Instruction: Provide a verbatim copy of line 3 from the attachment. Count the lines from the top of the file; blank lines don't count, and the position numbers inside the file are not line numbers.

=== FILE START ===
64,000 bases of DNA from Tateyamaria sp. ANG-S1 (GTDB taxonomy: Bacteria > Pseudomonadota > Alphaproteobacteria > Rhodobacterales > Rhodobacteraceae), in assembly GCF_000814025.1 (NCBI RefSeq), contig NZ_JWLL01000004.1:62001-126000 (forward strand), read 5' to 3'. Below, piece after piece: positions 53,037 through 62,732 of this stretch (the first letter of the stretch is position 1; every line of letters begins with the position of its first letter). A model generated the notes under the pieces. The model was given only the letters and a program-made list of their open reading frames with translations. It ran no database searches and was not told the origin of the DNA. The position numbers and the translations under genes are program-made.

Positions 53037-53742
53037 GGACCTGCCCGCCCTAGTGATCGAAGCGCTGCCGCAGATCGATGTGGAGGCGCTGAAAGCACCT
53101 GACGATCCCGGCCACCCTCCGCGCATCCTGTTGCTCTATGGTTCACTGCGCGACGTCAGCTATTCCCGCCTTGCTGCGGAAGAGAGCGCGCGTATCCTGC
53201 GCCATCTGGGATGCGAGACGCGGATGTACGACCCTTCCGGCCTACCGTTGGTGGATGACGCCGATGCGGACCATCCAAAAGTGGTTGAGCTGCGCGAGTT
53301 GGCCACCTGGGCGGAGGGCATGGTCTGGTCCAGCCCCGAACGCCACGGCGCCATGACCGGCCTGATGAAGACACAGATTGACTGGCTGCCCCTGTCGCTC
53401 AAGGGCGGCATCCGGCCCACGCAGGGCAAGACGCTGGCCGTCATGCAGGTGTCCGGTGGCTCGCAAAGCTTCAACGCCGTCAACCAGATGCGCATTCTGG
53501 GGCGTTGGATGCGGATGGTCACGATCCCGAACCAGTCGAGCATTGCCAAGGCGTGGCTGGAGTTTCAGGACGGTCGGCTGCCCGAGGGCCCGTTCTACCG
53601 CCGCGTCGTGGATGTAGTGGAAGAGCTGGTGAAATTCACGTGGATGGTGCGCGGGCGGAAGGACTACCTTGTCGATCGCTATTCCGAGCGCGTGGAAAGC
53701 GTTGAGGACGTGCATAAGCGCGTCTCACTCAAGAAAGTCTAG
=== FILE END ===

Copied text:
53037 GGACCTGCCCGCCCTAGTGATCGAAGCGCTGCCGCAGATCGATGTGGAGGCGCTGAAAGCACCT